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Thread: Was I a JAM?

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    Roadmaster Snobbery Club bhtooefr's Avatar
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    Was I a JAM?

    Note that nothing bad happened, no collisions, not even close, no negative reactions from the cyclists, etc., etc.

    I'm just wondering what everyone's opinion of the situation is. (I know, dangerous to ask for everyone's opinion in A&S. )

    Road is a 55 MPH two-lane (one lane each way) state route, in a very rural area. Time was 9 AM - after most people have already left the area to make it to work on time, so traffic was low. Visibility was perfect.

    Cyclist is riding on the white line, with a trailer. This is up a long hill, and I was at the beginning of the hill - meaning that there was plenty of room to safely pass. The centerline was a double yellow, however.

    Rather than take the lane, when the cyclist saw me coming, he or she got onto the edge of the road (over the white line,) and I passed.

    There was another cyclist further down the road, with a heavily loaded bike, in a similar situation.

    I'm not sure about the legality of the pass (I have heard that there are some laws about passing slow moving vehicles in a no passing zone being legal, mainly for when you get stuck behind a ~20 MPH tractor... but cyclists don't show SMV signs, obviously,) but that's not what concerns me as much as whether the pass was the correct response safety-wise.
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    IMO it was OK. You probably were slightly over to the left of the lane anyway.
    Same roads, same rights, same rules.
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    Roadmaster Snobbery Club bhtooefr's Avatar
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    To clarify, I did go about half-way over into the left hand lane for both cyclists, to give the cyclist plenty of room. (Width of pavement between the white line and gravel is about a foot at best.) I could see far enough ahead to see that I was in no danger to do that.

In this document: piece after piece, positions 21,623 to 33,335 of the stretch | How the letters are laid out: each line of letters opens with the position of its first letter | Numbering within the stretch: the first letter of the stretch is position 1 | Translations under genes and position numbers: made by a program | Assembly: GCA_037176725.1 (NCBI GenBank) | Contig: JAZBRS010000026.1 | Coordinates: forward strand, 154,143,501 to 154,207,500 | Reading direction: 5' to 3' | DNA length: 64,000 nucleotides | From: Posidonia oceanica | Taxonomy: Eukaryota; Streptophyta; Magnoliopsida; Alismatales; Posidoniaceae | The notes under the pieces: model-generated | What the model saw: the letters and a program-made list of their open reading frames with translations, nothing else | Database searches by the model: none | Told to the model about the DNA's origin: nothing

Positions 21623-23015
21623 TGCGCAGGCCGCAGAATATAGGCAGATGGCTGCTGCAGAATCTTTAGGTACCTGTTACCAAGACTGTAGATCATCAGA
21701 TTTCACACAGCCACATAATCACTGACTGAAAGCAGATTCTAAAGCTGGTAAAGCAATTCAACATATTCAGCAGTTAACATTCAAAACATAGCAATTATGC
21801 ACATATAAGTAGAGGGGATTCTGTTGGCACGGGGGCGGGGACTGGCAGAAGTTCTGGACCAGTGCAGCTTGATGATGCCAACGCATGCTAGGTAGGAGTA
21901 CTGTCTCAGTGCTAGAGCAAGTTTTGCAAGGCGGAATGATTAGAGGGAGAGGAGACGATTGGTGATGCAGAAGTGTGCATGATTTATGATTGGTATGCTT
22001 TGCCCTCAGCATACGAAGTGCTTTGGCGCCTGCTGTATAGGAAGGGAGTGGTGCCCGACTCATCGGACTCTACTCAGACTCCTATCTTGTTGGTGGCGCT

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    Quote Originally Posted by bhtooefr
    To clarify, I did go about half-way over into the left hand lane for both cyclists, to give the cyclist plenty of room. (Width of pavement between the white line and gravel is about a foot at best.) I could see far enough ahead to see that I was in no danger to do that.
    It's technically against the law to pass another vehicle by crossing a double yellow line but in practice, I've been passed by cops and had cops witness others pass me by crossing double yellows. The double yellows were striped assuming much higher speeds than a cyclist is normally going. It would be more of an inconvenience for the cyclist to follow him for a while until he had a good spot to pull over (which would be following the letter of the law) not to mention slowing you way down for a while too.

    As long as people are reasonable with their passes and/or listen to my communication about when and when not to pass, I have no issue being passed in no passing zones. Otherwise, I'd be pulling over 5-10 times per commute to let backed up traffic by. It can get dangerous when people are unreasonable but it doesn't sound at all like you were unreasonable.

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    Roadmaster Snobbery Club bhtooefr's Avatar
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    Well, as I mentioned in the original post, I have heard that there is a law relating to slow moving vehicles - that is, farm vehicles - and double yellow line passing being legal, but I'm not at all certain about that.

    I was mainly wondering about whether that was the correct safe response, regardless of the law, and that was exactly what I was thinking.

    I have noticed cyclists more while driving, since starting to cycle myself...

    (Now, if you want a JAM story from a week ago... try taking the lane in a redneck area on a 55 MPH US route. Some guy in his pickup truck towing a boat was bearing down on me, horn blaring. And, I had no choice but to take the lane, as there was a left turn coming up. At least I was only on that road for a few hundred feet. But, I did pull completely off the road for this nut...)
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    Sounds like a safe, practical, and reasonable pass to me. Most police officers won't care if you squeeze over double-yellow lines in the interest of providing greater "safety cushion" for cyclists and pedestrians.